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Behind The Scenes: Crafting The Stylized Naturalism of Bomb City

Todd Blankenship

The events in Bomb City needed a larger-than-life feel and a gritty reality. We talked to DP Jake Wilganowski about how he pulled it off.

Top Image via Ericka Estrella Photography.

On December 12, 1997, Amarillo, TX native and punk rocker Brian Deneke was murdered in a deliberate hit-and-run attack. The events both before and after this attack are steeped in controversy and vitriol, and the news of the murder and the associated controversy quickly rippled across the entire state of Texas — as well as punk/skater groups nationwide.

The film Bomb City, directed by Jameson Brooks (who also co-wrote the film with composer Sheldon Chick), tells the story of this murder and the questionable actions of the justice system to reprimand it.

The film is now playing in select theaters and available on Video On Demand.

Trailer via Gravitas Ventures.

The film, which portrays some visceral, gritty moments from late ’90s Amarillo (a.k.a. Bomb City — the film’s title — because of its nuclear bomb disassembly plant), includes some stunning cinematography by Jake Wilganowski.

With the use of grungy lights, colorful practicals, anamorphic lenses, stellar camerawork, and authentic locations (including some of the places where the events actually occurred), Wilganowski created a beautifully gritty reality.

Check out this video for a behind-the-scenes look.

Jake was generous enough to answer some questions about his work on the film and some of the techniques and tools he used to achieve the look.

Behind The Scenes: Crafting The Stylized Naturalism of Bomb City — Mosh PitImage via 3rd Identity

PremiumBeat: Will you give me a bit of background about yourself and your previous work? Is this your biggest narrative project so far?

Jake Wilganowski: Definitely the biggest narrative project I’ve photographed. I did one narrative feature before this one. And a feature-length doc. Other than that, it’s been shorts, music videos, and commercials.

Behind The Scenes: Crafting The Stylized Naturalism of Bomb City — Camera RigImage via 3rd Identity.

PB: What was the genesis of your involvement with this film? Was the story something you had known much about beforehand? Had you worked with this director before?

JW: I was 17 and lived in a town of 50,000 in Texas when the events happened in 1997. I remember hearing about it because it got quite a bit of news coverage. I was then — and still am — a skateboarder, and at that time in a small Texas community, we were on the outskirts of normalcy. We weren’t jocks or preps or kickers (western). So that’s why this story hit home with me when Jameson and Sheldon (director/writer and writer/composer) told me about the film, and I remembered the story.

Behind The Scenes: Crafting The Stylized Naturalism of Bomb City — DenekeDave Davis as Brian Deneke. (Image via Gravitas Ventures.)

We had worked on a few commercial projects together, and I remember them mentioning this project to me when we first met, but you take everything with a grain of salt when people start talking about projects that are in development because it’s a long process to actually get something made, and most people quit somewhere in the process. So a couple years (I think) went by, and we worked together periodically on commercial projects, when one day Jameson called and said it was happening if I wanted to do it.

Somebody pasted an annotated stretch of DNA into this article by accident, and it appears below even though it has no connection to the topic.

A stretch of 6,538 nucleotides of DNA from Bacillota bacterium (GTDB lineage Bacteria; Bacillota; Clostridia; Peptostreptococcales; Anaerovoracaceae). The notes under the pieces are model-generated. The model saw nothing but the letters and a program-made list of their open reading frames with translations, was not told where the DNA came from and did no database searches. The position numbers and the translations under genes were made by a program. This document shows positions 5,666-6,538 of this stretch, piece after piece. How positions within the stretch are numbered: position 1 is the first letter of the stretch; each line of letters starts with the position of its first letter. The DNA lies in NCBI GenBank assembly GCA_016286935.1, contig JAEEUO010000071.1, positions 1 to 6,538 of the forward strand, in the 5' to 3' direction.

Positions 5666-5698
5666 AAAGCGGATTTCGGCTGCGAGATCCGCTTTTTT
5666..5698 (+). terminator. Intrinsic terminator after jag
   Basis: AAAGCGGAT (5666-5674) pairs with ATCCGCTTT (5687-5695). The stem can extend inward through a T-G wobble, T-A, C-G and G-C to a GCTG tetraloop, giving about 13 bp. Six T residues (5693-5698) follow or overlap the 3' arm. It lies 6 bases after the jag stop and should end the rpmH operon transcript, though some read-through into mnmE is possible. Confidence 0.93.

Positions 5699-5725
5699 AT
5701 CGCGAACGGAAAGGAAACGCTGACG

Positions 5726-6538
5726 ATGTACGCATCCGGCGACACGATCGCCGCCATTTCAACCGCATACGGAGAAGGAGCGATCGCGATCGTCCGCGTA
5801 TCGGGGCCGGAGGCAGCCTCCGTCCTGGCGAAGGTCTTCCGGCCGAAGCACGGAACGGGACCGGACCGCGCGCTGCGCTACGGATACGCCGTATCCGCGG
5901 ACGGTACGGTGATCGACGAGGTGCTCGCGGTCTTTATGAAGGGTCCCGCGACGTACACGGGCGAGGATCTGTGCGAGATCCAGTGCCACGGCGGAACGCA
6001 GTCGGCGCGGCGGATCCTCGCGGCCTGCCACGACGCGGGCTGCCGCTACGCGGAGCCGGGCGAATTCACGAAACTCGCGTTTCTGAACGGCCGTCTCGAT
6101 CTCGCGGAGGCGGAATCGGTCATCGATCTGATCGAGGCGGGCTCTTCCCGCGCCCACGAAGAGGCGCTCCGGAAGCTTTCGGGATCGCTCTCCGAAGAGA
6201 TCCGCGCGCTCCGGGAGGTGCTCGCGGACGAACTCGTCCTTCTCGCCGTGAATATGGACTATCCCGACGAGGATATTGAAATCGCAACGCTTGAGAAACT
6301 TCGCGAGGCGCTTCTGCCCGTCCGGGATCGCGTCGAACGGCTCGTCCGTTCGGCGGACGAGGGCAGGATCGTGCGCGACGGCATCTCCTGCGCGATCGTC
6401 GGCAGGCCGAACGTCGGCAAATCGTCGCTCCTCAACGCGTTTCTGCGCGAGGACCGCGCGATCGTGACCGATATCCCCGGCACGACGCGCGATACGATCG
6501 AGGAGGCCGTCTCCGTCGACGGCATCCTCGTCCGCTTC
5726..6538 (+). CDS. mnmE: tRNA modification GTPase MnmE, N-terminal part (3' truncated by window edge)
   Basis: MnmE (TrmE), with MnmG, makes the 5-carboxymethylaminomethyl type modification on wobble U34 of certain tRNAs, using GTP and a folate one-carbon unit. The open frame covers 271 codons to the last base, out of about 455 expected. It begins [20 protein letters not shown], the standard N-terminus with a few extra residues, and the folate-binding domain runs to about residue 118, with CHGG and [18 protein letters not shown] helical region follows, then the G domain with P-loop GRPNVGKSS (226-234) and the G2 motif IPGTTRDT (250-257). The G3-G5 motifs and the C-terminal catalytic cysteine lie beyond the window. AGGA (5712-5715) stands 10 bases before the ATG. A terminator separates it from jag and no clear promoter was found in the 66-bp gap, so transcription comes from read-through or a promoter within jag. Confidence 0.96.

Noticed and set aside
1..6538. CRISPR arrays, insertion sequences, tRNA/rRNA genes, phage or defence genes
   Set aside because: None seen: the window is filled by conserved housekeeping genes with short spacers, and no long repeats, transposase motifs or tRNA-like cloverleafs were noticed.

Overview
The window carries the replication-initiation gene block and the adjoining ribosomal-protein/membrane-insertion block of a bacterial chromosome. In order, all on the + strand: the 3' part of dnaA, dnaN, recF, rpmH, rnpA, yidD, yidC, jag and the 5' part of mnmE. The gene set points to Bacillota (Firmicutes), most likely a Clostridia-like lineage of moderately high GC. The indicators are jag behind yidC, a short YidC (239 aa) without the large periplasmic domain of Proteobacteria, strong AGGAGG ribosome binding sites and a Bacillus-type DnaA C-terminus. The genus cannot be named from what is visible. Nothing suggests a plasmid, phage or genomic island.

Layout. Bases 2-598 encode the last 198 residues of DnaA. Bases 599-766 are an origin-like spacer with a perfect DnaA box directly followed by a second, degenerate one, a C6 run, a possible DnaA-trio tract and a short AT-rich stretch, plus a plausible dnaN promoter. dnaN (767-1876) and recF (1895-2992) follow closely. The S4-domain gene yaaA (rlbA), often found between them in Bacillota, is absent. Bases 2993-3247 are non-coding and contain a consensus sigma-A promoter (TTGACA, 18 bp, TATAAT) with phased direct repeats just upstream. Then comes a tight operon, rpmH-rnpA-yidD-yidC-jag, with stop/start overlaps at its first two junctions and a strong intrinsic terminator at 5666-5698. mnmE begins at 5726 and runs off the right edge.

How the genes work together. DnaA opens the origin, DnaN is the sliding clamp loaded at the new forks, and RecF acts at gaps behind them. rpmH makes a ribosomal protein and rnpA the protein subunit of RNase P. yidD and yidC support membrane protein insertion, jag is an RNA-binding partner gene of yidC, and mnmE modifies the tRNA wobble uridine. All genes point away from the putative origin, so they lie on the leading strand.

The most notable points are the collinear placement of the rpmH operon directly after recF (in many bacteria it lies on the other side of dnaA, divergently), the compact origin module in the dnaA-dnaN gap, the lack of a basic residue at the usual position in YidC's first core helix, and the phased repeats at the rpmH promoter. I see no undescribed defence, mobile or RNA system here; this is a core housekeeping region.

MaeMae Renfrow as Jade. (Image via Gravitas Ventures.)

PB: The film has a very pronounced visual tone that works really well with the story. How did you come up with this approach? Was there anything in particular that you drew inspiration from?

JW: The whole style and look started with a look-book the director put together. We both love the same aesthetic, so it was easy to get on the same wavelength. We needed stylized naturalism in the lighting. I don’t know if that’s a thing or not, but it describes the lighting look to me in a nutshell.

We used the camera movement to support the feeling of the characters and the scenes. All the courtroom and jock scenes are smooth movements — jib, dolly etc. Punk and fight scenes are mostly handheld. Jameson always said “Make it pretty.” Ha. We wanted the look to be raw and realistic, but beautiful and interesting to look at — stylistically heightened a bit from reality while still feeling grounded.

Behind The Scenes: Crafting The Stylized Naturalism of Bomb City — HazeImage via 3rd Identity.

PB: What sort of pre-production did you do? Did you work off of storyboards, or was it more of an organic process?

JW: The director and the writing and producing team pretty much lived at the production office for a month preceding actual shooting. I would go and visit to talk about things. We would plot things out generally or talk about different shot ideas. But on the actual shooting days, pretty organic.

We definitely had ideas and notes going into each scene, of course, but I generally would light for areas instead of shots so we could figure out how we wanted to cover it as we rehearsed. We would have quick meetings beginning each day to go over everything, talk about certain shots or story points, then jump in.

Behind The Scenes: Crafting The Stylized Naturalism of Bomb City — Camera RigImage via Ericka Estrella Photography.

PB: Can you give a quick rundown of the gear that you used to create the look of the film? (camera/ lenses/lights, etc.)

JW: Two RED weapons using the 6k Dragon sensor. Shot everything at 1280 ISO for the most part. Kowa 2x anamorphic lenses: 40,50,75,100. For lighting on the bigger side, we used a few 6k HMIs, a 12k HMI, and a 4k HMI balloon light. We didn’t carry these larger lights with us to every location — only for specific scenes.